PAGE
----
2. Recalls its previous communiqués and press statements on the situation in South Sudan, in which Council expressed its profound concern for the continuing and acute humanitarian crisis, which is being further exacerbated by the ongoing fighting, thereby resulting in massive displacement of the civilian population within the country and thousands of refugees in the neighboring countries;
  3. Further recalls the communiqué of the Inter-Governmental Authority on Development (IGAD) Summit held in Addis Ababa, on 7 November 2014, in particular paragraphs 1, 2, and 3 in which the Summit requested the Parties to commit to an unconditional, complete and immediate end to all hostilities, and to bring the war to an end. The Summit also stressed that any violation of the Cessation of Hostilities Agreement, of 23 January 2014, by any party will invite collective action by the IGAD region against those responsible for such violations, including but not limited to, the enactment of asset freezes, of travel bans within the region, and denial of the supply of arms and ammunition, as well as any other material that could be used in war;
  4. Pays tribute to the IGAD and its Chairperson, Prime Minister Hailemariam Desalegn, as well as to the other leaders of the region, for their commitment and leadership in the search for a lasting solution to the crisis in South Sudan. Council further commends the IGAD Mediation Team and its Chair, Ambassador Seyoum Mesfin, and other stakeholders, for their sustained and tireless efforts towards the restoration of peace in South Sudan;
  5. Expresses appreciation to the neighboring countries of South Sudan for the hospitality and support given to South Sudanese refugees, and urges them to continue this exemplary demonstration of African solidarity;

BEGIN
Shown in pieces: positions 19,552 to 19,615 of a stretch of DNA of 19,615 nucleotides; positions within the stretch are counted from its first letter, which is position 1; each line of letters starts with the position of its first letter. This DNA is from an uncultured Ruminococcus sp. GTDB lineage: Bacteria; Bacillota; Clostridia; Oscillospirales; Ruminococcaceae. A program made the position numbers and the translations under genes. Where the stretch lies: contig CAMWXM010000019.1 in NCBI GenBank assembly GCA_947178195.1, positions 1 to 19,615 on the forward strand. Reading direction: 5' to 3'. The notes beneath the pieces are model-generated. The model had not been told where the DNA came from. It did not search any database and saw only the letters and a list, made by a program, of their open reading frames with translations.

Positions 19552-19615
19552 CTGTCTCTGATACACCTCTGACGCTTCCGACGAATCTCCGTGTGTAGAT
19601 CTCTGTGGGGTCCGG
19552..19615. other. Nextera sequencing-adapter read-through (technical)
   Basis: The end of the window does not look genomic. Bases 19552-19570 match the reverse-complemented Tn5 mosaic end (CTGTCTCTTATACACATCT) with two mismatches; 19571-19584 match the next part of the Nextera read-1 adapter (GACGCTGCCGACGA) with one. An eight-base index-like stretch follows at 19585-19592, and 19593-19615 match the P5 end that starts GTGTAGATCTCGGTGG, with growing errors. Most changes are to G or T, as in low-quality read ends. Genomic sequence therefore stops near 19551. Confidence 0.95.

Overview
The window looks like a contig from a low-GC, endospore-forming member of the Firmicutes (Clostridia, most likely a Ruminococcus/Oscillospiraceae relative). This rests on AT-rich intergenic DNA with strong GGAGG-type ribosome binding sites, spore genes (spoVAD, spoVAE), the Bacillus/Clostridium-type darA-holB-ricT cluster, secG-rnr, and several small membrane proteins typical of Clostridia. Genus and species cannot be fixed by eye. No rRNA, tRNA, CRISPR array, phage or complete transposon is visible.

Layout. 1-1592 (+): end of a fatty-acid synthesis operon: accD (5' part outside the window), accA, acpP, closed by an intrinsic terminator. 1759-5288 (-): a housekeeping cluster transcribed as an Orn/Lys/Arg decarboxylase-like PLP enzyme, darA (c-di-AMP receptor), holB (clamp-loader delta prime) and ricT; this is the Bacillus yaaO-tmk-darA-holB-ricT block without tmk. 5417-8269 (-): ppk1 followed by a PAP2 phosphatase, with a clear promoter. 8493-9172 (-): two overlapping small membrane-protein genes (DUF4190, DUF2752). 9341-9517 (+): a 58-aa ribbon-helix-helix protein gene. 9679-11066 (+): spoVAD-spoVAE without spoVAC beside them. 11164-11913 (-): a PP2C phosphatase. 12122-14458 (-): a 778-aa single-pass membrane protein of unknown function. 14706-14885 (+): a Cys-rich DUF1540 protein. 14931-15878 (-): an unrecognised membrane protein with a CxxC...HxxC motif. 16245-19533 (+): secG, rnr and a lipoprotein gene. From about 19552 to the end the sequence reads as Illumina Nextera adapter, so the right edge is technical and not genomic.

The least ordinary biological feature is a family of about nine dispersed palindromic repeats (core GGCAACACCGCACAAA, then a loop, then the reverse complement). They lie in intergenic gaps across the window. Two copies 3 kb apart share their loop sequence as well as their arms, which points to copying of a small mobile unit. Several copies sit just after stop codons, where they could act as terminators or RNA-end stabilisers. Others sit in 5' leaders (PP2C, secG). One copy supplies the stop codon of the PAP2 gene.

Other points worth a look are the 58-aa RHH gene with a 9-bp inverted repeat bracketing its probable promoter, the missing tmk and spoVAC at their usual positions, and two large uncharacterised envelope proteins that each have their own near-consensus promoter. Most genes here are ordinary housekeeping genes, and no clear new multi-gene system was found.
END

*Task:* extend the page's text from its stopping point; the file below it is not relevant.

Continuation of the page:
6. Calls on international humanitarian organizations to continue providing assistance and support to the affected population and appeals, once again, to the South Sudanese parties to facilitate protection of humanitarian workers and ensure the unobstructed delivery of humanitarian assistance to the affected population;
  7. Expresses deep concern with the failure of South the Sudanese parties, once again, to meet the 22 November 2014 deadline set by the 28th Extraordinary Summit of IGAD Heads of State and Government to complete consultations on outstanding matters and reach a political settlement, as well as avoiding back-tracking on issues already agreed;
  8. Decides to enhance and scale up its support to IGAD and its mediation efforts in South Sudan, including consultations with the leaders of the region towards the urgent establishment of an AU High-Level Ad-hoc Committee of Heads of State and Government, comprising one representative from each of the five regions of the Continent, which will strengthen Africa’s support to IGAD and assist the South Sudanese parties and stakeholders to achieve durable peace in their country;
  9. Warns all South Sudanese parties who continue to undermine the Cessation of Hostilities Agreement, and obstruct the successful conclusion of the political negotiations, that stern measures will be taken, including recourse to the UN Security Council for further action;
  10. Urges all AU Members States to mobilize the necessary political, diplomatic and financial support towards the efforts of IGAD to bring durable peace to South Sudan. Council further urges Member States and the larger international community to provide the required humanitarian support to the internally displaced persons in South Sudan and the refugees in the neighboring countries;
  11. Decides to remain actively seized of the matter.